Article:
Note: This story has been updated since its original posting.
Last year’s much-heralded merger of the National Center on Addiction and Substance Abuse (CASA), housed at Columbia University, and Join Together, of the Boston University School of Public Health, which was to move to New York, has failed after about six months.
Join Together reemerged on Facebook on Jan. 25 after largely being absent since May 2009 when the merger took place. A tweet the next morning announced that Join Together was on Twitter.
But no humans involved in tying the knot, and then untying it, were willing to talk about what happened, except a lone CASA spokeswoman who said it just “didn’t work out.”
Joseph Califano, head of CASA, and David Rosenbloom, head of Join Together, were both on vacation today, according to their staffs, and could not be reached.
A senior staffer at Join Together, who asked not to be named, offered only that “there was a poor match of organizational cultures.”
The staffer would not say whether Join Together walked away from CASA, or vice versa.
The first public indication of the divorce, in late January, went essentially unnoticed by the media. CASA announced the hiring of Bill Foster as its new CEO, and that he would take over for current CEO Joseph Califano. But Rosenbloom had become CEO when the merger became official in May, which means he left with no statement from CASA in between that month and January.
Then came a letter last week from Rosenbloom to Join Together’s members, saying that Join Together was back in Boston and essentially facing destitution.
“The merger of Join Together and CASA, which took effect last May, did not work out as we had hoped,” Rosenbloom said in the letter. “Join Together returned to the Boston University School of Public Health, and I completed my service at CASA.”
The announcement of their pending merger came about this time last year, and then it was portrayed as the perfect union.
CASA, one of the most recognizable names in the drug use research field, and Join Together, well-known for dissemination of news and resources on the subject, would merge and Join Together would take on CASA’s name. Rosenbloom would be CEO of the new organization and Califano would become a very active member of the board of directors.
“Clearly, this makes CASA the powerhouse in substance abuse field,” Califano told Youth Today at the time. In a statement issued the same week, he said that “David Rosenbloom is the individual best suited to move CASA forward and increase its influence and activities.”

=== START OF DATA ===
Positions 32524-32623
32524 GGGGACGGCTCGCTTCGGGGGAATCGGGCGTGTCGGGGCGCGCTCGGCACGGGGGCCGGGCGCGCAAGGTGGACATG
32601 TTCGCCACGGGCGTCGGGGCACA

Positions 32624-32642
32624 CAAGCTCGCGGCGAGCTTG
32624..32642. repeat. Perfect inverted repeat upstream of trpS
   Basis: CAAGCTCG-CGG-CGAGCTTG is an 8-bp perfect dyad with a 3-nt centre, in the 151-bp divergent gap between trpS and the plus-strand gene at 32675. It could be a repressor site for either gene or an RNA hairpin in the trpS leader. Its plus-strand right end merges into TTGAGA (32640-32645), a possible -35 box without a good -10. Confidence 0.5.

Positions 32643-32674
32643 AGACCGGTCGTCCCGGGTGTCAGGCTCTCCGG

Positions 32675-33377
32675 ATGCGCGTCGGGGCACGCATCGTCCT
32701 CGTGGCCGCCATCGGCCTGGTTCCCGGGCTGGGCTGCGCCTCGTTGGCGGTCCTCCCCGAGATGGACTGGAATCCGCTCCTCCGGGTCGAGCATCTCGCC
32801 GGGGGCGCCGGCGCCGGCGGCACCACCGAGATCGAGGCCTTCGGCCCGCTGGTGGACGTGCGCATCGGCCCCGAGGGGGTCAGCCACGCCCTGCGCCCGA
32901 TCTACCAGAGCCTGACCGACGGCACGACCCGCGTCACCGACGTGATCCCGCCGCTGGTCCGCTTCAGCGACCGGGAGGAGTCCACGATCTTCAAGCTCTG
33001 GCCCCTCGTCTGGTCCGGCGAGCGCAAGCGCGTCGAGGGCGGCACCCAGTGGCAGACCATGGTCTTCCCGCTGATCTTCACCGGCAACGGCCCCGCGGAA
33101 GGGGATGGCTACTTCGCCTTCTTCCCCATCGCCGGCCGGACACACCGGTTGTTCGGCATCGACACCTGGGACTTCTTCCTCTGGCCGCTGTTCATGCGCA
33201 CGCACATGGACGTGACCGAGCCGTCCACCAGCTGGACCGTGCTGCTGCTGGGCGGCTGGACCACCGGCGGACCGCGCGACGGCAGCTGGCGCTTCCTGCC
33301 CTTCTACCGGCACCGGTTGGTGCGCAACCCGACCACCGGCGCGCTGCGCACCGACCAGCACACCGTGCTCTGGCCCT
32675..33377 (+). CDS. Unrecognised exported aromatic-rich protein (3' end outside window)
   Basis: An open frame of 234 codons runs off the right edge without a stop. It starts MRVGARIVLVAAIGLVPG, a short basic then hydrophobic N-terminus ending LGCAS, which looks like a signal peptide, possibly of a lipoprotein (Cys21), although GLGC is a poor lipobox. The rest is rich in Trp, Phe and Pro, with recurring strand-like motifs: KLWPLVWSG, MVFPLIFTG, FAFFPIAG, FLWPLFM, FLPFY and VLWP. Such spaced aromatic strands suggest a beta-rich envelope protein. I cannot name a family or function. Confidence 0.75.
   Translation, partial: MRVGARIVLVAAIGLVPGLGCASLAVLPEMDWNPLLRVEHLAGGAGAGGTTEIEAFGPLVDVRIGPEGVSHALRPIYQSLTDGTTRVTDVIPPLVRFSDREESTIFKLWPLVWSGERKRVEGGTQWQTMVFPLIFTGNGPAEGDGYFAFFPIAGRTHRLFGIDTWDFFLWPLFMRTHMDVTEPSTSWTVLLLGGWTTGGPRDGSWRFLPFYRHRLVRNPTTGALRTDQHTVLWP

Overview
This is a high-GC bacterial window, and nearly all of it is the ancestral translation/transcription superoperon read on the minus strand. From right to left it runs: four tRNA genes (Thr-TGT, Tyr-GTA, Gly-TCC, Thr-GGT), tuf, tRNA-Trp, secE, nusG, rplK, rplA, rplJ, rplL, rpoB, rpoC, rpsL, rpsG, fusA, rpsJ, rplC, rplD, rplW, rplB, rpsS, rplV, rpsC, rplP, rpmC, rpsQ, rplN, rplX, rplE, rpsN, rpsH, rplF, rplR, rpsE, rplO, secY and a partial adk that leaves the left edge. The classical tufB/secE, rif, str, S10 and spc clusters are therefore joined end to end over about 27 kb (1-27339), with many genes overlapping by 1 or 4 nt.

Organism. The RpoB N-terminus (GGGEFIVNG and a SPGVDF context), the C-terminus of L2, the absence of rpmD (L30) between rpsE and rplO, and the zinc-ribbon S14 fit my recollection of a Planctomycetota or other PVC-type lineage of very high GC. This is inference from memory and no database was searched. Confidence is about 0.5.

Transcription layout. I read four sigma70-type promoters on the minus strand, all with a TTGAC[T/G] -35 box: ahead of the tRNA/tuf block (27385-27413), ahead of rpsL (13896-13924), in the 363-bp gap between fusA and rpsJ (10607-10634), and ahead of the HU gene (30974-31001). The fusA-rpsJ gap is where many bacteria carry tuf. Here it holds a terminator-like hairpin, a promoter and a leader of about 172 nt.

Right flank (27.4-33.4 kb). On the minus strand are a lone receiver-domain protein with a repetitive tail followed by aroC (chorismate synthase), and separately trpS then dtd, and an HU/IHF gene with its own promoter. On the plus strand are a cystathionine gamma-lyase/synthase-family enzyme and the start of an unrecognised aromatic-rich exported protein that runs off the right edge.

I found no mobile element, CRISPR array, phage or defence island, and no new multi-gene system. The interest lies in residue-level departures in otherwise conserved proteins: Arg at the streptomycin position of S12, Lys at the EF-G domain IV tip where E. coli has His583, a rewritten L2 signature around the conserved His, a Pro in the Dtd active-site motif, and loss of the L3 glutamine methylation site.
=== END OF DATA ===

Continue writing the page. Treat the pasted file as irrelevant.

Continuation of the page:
The merger took place in May and all seemed to be wedded bliss. Until the announcements came out about the two separate organizations with no mention of what had come between them.
“It didn’t work out,” CASA spokesperson Lauren Duran told Youth Today, using the same phrase Rosenbloom had in his letter. Asked why, she replied, “That’s our only statement.”
So both sides are playing the amicable divorce card. Except, in real divorce, amicability is not the norm when one side is left nearly penniless.
“The short term outlook is bleak,” Rosenbloom told members in his letter. “Join Together will cease to exist by the Fall of 2010 unless we raise the money needed to fund our programs through 2011.”
No answers were forthcoming from either group as to which leader made the decision that Join Together would leave, or whether some of Join Together’s previous grants would remain behind with CASA.
At least one of Join Together’s funders – the Princeton, N.J.-based Robert Wood Johnson Foundation – said it is transferring the remainder of its grant back to Boston University where Rosenbloom returned. That was a $2.5 million grant to expand the organization’s reach and offerings, and it is up in 2010.
At CASA, the new face of the organization is a familiar one. Foster spent the last four years as the dean of the University of Southern Maine’s Edmund Muskie School of Public Service, but before that he was CASA’s senior vice president and chief operating officer for 10 years. His resume also includes time spent as the Congressional Commission on Social Security’s executive director, the New Jersey Department of Labor’s chief of staff and deputy commissioner and Sen. Bill Bradley’s policy adviser.